Hamas leader Khaled Mashaal to visit Iran next month

Trip seen as effort to boost ties with Islamic Republic following increased ‘aid’

Hamas political chief Khaled Mashaal in Doha, Qatar, August 2014 (screen capture: Yahoo News)
Hamas political chief Khaled Mashaal in Doha, Qatar, August 2014 (screen capture: Yahoo News)

The head of Hamas’s political bureau, Khaled Mashaal, is set to visit Iran next month in a bid to strengthen ties between the terror group and the Islamic Republic, Iran’s Fars news agency reported Friday.

“Mashaal will travel to Tehran in less than a month,” the it quoted Hamas official Ahmed Yousef as saying.

The move was seen as further indication that Iran was willing to overlook Hamas’s unwillingness to side with Syrian President Bashar Assad, a staunch ally of Iran, against the rebels in the Syrian civil war. Hamas had raised Iran’s ire over the issue and reports surfaced of a distancing between the two.

Mashaal was until 2013 based in Damascus.

The relationship between Hamas and Iran was “positive,” an Iranian official said in December, reportedly stressing that his organization wished to improve its ties with the Islamic Republic.

Last month, a Hamas representative in Lebanon told Palestinian news agency Wafa that Tehran has always supported the Palestinians.

“Ever since the victory of the Islamic Revolution of Iran the Palestinian crisis has been a major propriety for Iran, whose relations with the Palestinians are of strategic value for both sides,” said Ali al-Baraka

Also last month, Mahmoud a-Zahar, a senior Hamas official, asked Iran and Hezbollah to step up aid to the terror group, requesting more weapons and funding for its operations.

“We [Hamas] stretch our hand of cooperation for materializing the Palestinian cause, because Palestine is an essential issue that needs more efforts,” al-Zahar told Al-Manar television, a network affiliated with Hezbollah.

On Monday, the commander of the Iranian Revolutionary Guard Corp’s missile division boasted that his country has provided short- and mid-range ballistic rocket technologies to its allies, including the Palestinians and Hezbollah in Lebanon.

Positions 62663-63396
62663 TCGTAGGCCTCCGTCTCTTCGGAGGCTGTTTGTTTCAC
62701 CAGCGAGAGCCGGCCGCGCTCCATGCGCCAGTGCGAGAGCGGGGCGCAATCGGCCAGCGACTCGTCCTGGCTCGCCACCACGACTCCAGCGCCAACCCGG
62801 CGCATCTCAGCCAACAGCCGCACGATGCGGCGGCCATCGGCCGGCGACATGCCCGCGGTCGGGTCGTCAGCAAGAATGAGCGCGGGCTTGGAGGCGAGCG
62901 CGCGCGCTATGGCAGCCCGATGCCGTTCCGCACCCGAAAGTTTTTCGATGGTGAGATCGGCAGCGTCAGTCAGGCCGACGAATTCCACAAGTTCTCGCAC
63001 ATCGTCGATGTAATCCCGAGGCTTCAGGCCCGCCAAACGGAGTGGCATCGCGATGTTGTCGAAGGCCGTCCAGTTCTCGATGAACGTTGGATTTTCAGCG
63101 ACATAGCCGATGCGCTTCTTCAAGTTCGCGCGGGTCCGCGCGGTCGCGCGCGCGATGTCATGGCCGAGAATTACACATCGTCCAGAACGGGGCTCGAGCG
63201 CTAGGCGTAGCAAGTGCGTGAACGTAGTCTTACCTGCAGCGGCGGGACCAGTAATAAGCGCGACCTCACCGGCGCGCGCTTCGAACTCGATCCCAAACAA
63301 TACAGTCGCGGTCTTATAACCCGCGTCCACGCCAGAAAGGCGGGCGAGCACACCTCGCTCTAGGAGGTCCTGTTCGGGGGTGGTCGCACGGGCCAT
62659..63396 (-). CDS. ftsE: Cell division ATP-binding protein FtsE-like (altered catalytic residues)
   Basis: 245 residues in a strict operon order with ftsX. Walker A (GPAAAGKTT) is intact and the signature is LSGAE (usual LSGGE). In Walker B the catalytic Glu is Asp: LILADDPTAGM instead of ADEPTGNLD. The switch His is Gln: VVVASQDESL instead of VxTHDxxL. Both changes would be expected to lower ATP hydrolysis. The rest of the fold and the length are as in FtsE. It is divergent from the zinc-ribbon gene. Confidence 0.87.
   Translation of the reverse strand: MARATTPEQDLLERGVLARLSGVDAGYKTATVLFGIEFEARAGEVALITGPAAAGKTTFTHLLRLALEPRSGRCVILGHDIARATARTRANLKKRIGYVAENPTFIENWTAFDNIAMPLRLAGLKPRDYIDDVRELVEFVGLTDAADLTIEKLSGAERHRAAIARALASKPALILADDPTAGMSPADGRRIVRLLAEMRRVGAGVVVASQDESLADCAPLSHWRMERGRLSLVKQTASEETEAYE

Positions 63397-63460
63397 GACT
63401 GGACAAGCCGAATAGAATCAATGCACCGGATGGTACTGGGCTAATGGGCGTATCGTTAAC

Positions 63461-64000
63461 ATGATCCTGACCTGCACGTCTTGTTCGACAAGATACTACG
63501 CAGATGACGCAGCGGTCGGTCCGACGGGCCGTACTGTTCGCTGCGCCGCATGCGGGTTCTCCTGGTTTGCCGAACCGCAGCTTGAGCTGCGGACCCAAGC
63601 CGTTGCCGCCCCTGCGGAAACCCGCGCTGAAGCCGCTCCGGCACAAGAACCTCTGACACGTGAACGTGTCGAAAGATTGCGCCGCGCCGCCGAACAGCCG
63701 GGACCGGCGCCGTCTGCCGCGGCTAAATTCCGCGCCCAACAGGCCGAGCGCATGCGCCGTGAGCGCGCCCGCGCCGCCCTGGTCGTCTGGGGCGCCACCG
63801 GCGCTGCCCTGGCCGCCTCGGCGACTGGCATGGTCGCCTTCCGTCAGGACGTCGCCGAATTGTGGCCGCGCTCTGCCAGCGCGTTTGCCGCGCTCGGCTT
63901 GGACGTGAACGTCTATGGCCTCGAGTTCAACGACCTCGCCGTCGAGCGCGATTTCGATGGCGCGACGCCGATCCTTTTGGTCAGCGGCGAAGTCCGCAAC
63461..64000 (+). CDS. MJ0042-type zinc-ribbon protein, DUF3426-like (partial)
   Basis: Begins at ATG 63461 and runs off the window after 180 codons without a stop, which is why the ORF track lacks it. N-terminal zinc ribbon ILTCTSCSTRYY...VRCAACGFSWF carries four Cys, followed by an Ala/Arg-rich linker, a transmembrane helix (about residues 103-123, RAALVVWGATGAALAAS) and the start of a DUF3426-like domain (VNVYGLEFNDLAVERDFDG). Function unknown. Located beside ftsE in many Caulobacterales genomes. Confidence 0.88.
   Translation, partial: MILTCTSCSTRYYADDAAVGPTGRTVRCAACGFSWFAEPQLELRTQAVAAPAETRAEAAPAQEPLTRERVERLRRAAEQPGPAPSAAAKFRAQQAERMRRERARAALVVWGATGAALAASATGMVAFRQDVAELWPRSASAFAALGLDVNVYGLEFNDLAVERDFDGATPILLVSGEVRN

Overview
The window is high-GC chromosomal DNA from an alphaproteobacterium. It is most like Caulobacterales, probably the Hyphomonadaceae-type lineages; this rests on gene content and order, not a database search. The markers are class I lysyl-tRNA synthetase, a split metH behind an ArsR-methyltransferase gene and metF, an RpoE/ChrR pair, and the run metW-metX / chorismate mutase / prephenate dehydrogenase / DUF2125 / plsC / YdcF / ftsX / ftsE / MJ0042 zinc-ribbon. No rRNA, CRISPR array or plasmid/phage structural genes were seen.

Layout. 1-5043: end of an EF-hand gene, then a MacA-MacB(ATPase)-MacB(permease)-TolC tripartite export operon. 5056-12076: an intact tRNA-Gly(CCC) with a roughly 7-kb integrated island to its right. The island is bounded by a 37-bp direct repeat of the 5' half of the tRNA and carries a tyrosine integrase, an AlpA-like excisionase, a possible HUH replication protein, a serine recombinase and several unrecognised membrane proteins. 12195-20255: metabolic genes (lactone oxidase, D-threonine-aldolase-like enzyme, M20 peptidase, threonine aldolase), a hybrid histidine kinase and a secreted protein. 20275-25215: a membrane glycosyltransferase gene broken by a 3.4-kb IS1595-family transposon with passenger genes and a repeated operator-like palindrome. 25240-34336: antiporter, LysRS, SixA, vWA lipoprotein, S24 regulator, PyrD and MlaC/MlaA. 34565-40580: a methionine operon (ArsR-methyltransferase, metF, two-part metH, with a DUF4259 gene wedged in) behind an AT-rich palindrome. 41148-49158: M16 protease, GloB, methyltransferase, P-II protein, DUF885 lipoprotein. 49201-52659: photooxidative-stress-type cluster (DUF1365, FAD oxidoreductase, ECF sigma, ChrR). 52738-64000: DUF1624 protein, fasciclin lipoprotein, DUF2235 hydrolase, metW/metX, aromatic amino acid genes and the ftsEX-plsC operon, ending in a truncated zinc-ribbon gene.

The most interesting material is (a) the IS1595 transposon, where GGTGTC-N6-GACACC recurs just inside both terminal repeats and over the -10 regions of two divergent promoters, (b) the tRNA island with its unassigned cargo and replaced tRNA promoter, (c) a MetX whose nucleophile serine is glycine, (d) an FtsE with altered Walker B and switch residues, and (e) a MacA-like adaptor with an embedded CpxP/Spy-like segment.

IRGC aerospace force commander Brigadier General Amir Ali Hajizadeh said that information and skills to locally produce military rockets were also given to the governments of Syria and Iraq.

“The IRGC’s Aerospace Force has developed to a stage in the field of missile industries that it can mass-produce different types of short- and mid-range missiles,” Hajizadeh said, according to a report by the semi-official FARS news agency.

Israeli defense officials have often voiced concerns over the spread of mid-range missiles to Hezbollah and the Palestinians that put all of Israel within striking distance.

“The Islamic Republic of Iran has helped Iraq, Syria, Palestine and the Lebanese Hezbollah by exporting the technology that it has for the production of missiles and other equipment, and they can now stand against the Zionist regime, the ISIL [Islamic State group] and other Takfiri [apostate] groups and cripple them,” Hajizadeh said.

He also claimed that Iran was developing its own radar and drone technologies that were being exported to other countries.

In 2013 Hajizadeh made various claims as to the improved accuracy of Iranian ballistic missiles, including a supersonic anti-ship missile, the so-called Persian Gulf missile, which has a range of over 250 kilometers.

Israel has vowed to prevent what it terms “game-changing” technologies from falling into the hands of Hezbollah. Several airstrikes over the past three years, attributed to Israel and carried out amid the continuing civil war in Syria, were said to have targeted advanced weapons shipments heading to the Lebanese terror organization.

Last month a helicopter attack on a convoy near the Syrian town of Quneitra on the Golan Heights, apparently carried out by the IDF, killed six Hezbollah members and and at least one Iranian, Mohammed Ali Allahdadi, a decorated Iranian general who was reportedly advising the Syrians on their war effort.

Hezbollah, Syria and Iran have all vowed to strike at Israel in the wake of the attack, and last week a Hezbollah attack along Israel’s northern border killed two IDF soldiers. There have been conflicting reports as to whether Israel knew that Allahdadi was in the convoy hit during the airstrike.

Along Israel’s southern border, Palestinians in the Gaza Strip have steadily increased the range of their rocket attacks on Israeli towns and cities. During 2014’s Operation Protective Edge, in which the IDF battled Hamas, terrorists fired over 4,000 rockets at Israel including several that reached Tel Aviv and the outskirts of Haifa in the north, and threatened air traffic at Ben Gurion international airport.

Last November Revolutionary Guard Brigadier General Sayed Majid Moussavi said that the Palestinians and Hezbollah had received Fateh-class missiles from Tehran. The Fateh-110 missile has a range of about 200 kilometers (120 miles) and can carry warheads of around 500 kilograms. Fired from southern Lebanon, the missiles could hit as far south as the Israeli city of Beersheba.

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